Donal Mahoney: Sadie Says

Donal Mahoney: Sadie Says

 

Pedro, Pablo and Little José

 
I have spent an hour
lying in the sun
on Joe Brickle’s farm
waiting for Pedro and Pablo
to fetch Little José

with his sickle and scythe
to cut down the high grass
so Pedro and Pablo
can gun their mowers
over the cowlicks.

After Joe Brickle died
the grass on his farm
soared to the sky.
His goats ate it all
till his son flew home  

and trucked all the goats
to the slaughterhouse.
At Sadie’s Cafe in town
old friends of Joe declare
goats bring a good dollar.

I have not wasted my time
lying in the sun today.
I’ve been watching
two doves on the ground
walking in circles

waiting for a sparrow
to land and dance on
the rungs of the feeder
Joe Brickle hung  
in his Dogwood.

The doves need the seed
the sparrow will scatter.
Joe Brickle named goats
after prophets in the Bible.
He might be happy … Click to continue . . .

Corey Mesler: Brickfulness

Corey Mesler: Brickfulness

 

Wake, My Hand

 

    “My hand is dreaming…”
        –Charles Simic

 

Awakened by incubi
of rot
I resurface, strung upon
viscera. I
want my body to want,
but today
I am bone and shudder. I
lift one
finger and point with it
toward
a new way to write, or
waking, a
new way to wake, vigilant.

 

 

Steal this Love

 

O
spunky
little
fast-paced
noir,
with your
com-
forting
women and
your
loose-lipped
gunsels
and your
capers
gone wrong,
gone wrong,
I
love you
with my gray,
way-
laid heart.

 

 

I am an Open Brick

 

The news of my life
has been greatly exaggerated.
The lineup is all
friends of mine from a past
I disown.
The women—and we must
always speak of the
women—are as
beautiful as we let them be.
I was told to wait
here inside the reign of saints.
The news of my life
is about as interesting as the… Click to continue . . .

Isaac Black: Restoration

Isaac Black: Restoration

 

Only My Heartbeat

 

I had no intention of dying, but I knew
everyone died, and my time was near.
I made elaborate preparations, figuring
that my future–whatever that might be–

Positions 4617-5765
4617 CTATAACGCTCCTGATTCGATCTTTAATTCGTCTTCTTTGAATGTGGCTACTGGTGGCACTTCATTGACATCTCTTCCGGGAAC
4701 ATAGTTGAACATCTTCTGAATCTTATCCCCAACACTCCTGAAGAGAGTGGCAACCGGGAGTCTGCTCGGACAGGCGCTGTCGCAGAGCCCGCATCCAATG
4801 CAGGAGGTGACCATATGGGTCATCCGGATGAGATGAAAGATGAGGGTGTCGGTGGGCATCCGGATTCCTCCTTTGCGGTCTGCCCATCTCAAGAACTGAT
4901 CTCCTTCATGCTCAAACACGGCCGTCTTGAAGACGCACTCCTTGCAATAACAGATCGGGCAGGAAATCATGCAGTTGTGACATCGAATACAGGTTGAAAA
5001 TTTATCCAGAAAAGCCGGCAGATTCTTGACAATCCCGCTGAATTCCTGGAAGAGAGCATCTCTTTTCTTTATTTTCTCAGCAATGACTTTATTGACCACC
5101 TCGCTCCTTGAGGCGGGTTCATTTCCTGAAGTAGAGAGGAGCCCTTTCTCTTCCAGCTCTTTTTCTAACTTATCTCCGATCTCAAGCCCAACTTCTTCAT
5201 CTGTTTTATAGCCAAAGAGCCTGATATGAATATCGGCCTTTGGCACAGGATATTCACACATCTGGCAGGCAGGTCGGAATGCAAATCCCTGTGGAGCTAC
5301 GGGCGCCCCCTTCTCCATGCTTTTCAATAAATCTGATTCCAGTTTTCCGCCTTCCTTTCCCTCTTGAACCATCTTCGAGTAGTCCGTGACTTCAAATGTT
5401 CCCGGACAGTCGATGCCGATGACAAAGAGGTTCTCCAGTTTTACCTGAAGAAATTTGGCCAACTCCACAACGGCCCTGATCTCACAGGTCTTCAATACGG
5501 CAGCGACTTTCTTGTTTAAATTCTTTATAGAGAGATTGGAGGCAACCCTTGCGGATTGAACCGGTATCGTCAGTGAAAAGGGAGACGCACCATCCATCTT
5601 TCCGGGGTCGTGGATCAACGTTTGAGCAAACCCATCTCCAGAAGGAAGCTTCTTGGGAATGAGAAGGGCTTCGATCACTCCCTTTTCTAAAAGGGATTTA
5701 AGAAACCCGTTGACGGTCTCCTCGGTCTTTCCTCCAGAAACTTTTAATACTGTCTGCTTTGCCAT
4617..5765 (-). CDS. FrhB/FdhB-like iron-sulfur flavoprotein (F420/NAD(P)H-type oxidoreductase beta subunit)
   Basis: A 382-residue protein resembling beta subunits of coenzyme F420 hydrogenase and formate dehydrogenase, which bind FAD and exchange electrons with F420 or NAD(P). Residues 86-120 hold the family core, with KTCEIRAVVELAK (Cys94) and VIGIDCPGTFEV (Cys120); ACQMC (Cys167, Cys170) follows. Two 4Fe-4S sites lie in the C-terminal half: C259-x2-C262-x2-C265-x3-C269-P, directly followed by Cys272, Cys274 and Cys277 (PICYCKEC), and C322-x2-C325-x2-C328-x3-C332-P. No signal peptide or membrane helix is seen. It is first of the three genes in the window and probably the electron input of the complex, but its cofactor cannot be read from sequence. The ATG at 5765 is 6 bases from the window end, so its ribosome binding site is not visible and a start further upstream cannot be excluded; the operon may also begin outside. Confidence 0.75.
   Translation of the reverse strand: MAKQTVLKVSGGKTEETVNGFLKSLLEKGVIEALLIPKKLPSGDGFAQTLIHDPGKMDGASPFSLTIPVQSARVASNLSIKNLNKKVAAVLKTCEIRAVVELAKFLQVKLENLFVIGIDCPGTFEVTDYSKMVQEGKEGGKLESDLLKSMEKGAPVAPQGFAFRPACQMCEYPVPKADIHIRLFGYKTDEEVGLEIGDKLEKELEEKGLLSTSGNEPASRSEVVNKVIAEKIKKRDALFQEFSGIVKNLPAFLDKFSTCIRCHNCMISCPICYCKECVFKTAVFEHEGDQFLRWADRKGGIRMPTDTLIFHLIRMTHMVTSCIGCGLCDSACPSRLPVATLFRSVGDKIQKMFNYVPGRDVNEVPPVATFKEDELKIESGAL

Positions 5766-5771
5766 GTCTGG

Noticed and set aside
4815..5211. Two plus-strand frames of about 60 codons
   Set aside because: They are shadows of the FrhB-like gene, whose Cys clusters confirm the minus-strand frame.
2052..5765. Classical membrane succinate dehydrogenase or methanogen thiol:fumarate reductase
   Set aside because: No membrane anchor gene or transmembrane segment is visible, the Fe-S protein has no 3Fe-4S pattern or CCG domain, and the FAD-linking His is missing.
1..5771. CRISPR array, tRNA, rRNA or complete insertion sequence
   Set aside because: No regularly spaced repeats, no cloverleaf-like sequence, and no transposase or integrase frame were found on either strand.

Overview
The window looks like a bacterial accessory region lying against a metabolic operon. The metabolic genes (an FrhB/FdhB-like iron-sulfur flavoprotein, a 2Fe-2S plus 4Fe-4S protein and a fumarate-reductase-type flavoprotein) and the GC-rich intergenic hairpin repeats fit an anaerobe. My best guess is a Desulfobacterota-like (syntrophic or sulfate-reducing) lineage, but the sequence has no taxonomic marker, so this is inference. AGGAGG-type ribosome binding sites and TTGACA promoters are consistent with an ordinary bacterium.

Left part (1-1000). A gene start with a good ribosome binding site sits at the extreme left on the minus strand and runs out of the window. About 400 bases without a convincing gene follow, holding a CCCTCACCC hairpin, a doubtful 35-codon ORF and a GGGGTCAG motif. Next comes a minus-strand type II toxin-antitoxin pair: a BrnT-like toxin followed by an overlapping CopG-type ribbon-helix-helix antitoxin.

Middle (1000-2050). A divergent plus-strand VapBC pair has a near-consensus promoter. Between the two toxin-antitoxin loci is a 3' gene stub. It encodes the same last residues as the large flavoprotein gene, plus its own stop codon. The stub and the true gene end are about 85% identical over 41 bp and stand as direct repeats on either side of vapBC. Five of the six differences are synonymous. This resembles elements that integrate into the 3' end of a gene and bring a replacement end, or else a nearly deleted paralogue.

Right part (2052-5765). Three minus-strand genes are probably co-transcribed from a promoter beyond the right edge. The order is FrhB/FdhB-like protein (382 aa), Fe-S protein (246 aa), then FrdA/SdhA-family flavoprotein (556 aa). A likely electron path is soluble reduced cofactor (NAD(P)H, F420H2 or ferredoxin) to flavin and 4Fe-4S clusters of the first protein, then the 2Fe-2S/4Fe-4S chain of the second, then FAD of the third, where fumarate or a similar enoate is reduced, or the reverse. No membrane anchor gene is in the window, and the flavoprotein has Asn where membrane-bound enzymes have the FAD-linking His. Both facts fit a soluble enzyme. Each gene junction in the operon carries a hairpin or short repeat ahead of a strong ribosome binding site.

would depend on the tiniest measurements,
perfect timing. The Egyptians were the wisest,
I can tell you. But only to an extent. I didn’t need
a pyramid, any elaborate costume, trinkets or

 
rituals– only my heartbeat, a stethoscope, my
mirrors angled just so, a tub of water, and a few
other items I don’t dare mention here. Tip:
Fat people putrefy too fast. No, I didn’t tell

 
anyone I’d figured it all out, how the next day
after I’d flat-lined I’d be up and around, lifting
barbells, with a better heart, low cholesterol,
blood flowing to my groin like a geyser.

 
Blood pressure: 120 over 80. There’s not a gray
hair. No, you won’t be reading any boring obituary
about me in the NY Times. Not yet. No … Click to continue . . .

William Doreski: No Thru Traffic

William Doreski: No Thru Traffic

 

The Dead-End of Main Street

 

Main Street ran through my living room
until I shut and locked both doors.
I don’t know or care how traffic
detours around my house but
I resented the threat to my cats.

A heavy black girder bridge spans
the gap between this town and that one.
I wouldn’t drive or walk across it
for fear that the massive girders
would bend satirically, dumping me
into a vale of thorns and nettles.

You, of course, cross daily, driving
your mauve Porsche with élan.
When that engine winds up Main Street
the cats dodge to their beds and crouch
to spring on whatever creation
threatens to evolve in their presence.

When you step inside, breathing
like the average carnivore, we all
relax in a cross-species sigh.
When you drive me to the hospital
for my shift as a volunteer
we avoid the huge black bridge

by choosing the ridge road where trees
bend in … Click to continue . . .